An empty chair. An empty room. A quiet hallway void of students.

What do you consider to be the major issues in public education today?

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Empty Classroom Chairs
Empty Classroom Chairs

Eight years ago, I was nominated by my School Principal to be the Campus Teacher of the Year Representative for our District. This was my short essay that I wrote which I find so true today during our COVID-19 Global Pandemic.

Education Issues and Trends:
What do you consider to be the major issues in public education today? 

     This in its self is not my *** Moment, but what it represents.   Every school year in August, we come to our campus and decorate the classrooms in anticipation of the start of another school year.  Excitement builds as we look forward to what the school year will bring.  Which students will be returning?  What will the new students be like?  What memories will be created in the upcoming year?

     I don’t have just one *** Moment, but a consolidation of several.  Little bits of memories of students who have walked through our classrooms and hallways here in *** since I started here in March, 2006. 

      When I worked in the Courage Program as the Math/Science/Career Technology Education (CTE) Teacher, I met a student, who was a young mother, previous dropout, trying to stay clean and sober, and just graduate from high school.  I spoke with her about what she wanted to do, and she said she wanted to do theater and enjoyed to act.   I went ahead and wrote to the Collin College (a local Community College) Theater Department Head, and explained my student’s information.  They had open tryouts.   I gave the information to the student.  She ended up getting a $ 1,000 college scholarship.  I also wrote a nomination for her to be our Campus’ Nomination for 2006, which she won.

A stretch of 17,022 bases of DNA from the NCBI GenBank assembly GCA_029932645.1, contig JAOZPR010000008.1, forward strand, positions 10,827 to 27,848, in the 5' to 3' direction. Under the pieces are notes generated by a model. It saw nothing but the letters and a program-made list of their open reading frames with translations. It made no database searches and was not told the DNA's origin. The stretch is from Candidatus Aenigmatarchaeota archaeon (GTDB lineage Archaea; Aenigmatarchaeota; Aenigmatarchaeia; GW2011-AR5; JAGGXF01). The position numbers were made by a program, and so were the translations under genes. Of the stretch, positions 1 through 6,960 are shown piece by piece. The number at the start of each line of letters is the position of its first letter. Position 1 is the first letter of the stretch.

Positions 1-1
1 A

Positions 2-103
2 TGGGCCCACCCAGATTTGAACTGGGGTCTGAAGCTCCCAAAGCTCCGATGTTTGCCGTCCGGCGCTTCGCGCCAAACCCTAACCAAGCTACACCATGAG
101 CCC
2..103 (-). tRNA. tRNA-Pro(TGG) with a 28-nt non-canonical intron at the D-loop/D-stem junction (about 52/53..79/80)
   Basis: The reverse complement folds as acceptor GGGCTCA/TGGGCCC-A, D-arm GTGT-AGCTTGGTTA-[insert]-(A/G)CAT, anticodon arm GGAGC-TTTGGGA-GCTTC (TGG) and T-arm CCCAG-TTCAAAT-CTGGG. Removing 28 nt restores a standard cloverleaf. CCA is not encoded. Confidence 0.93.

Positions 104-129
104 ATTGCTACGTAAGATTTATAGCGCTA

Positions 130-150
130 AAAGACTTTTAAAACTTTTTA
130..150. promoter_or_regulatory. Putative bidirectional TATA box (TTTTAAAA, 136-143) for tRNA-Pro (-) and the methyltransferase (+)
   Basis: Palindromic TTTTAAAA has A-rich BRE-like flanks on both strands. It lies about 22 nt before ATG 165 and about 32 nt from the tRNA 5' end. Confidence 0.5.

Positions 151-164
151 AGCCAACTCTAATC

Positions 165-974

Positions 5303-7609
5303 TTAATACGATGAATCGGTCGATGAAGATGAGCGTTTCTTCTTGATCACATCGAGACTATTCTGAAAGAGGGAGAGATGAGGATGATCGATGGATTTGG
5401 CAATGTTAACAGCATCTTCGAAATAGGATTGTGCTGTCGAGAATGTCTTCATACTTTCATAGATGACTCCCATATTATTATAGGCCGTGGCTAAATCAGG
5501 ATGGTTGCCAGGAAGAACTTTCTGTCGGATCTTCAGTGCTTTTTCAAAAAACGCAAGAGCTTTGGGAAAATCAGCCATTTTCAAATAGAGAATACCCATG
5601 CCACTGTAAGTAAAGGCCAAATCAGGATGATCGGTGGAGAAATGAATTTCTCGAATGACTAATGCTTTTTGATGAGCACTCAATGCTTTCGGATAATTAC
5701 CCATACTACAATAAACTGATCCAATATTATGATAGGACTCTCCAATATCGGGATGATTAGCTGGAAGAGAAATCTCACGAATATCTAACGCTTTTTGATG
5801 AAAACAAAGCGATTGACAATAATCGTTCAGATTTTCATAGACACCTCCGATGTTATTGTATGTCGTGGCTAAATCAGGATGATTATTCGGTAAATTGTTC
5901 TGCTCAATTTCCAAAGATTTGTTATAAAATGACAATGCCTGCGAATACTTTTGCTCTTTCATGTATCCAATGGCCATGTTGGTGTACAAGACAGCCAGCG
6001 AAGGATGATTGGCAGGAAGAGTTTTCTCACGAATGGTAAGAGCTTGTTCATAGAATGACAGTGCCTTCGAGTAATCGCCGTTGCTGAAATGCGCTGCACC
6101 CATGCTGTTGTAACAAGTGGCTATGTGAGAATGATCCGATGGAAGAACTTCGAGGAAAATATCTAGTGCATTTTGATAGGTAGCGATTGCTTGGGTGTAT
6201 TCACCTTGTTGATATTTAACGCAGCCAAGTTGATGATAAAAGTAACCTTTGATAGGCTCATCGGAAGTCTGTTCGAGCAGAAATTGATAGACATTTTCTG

I had a night school student several weeks ago come to school with blacken eyes from getting in a fight.  He was put into another room by himself to “cool” off.  I happened to be grading papers in the back.  I heard him on his phone talking with his father about a situation.  I gave him his space.  Later he called me over, and asked me, “If I ever read the Bible?”, which I replied that I did.  He showed me two bibles in front of him, a small cross, and some old faded photographs.  He told me that “This is all I have.”.  He later shared that he was in a previous fight, got kicked out of his home by his Father.  His Father was driving him to school that night, and this student got angry, and got out of the car several miles from school and walked to school.  He did not have  a place to stay that night.  I tried to do a referral and got him in touch with another night school student who was his friend.  He eventually slept under a bridge later that night.  The next few days he stayed with his friend.  He eventually moved back in with his Father, got his car fixed/replaced, and is now concentrating on completing high school so he can join the Navy.

Sometimes as teachers, it is not the subject matter of what we are trying to teach.  At our school, it is sometimes just being there as a lending ear, and helping students through their trials and tribulations until they get back on their feet.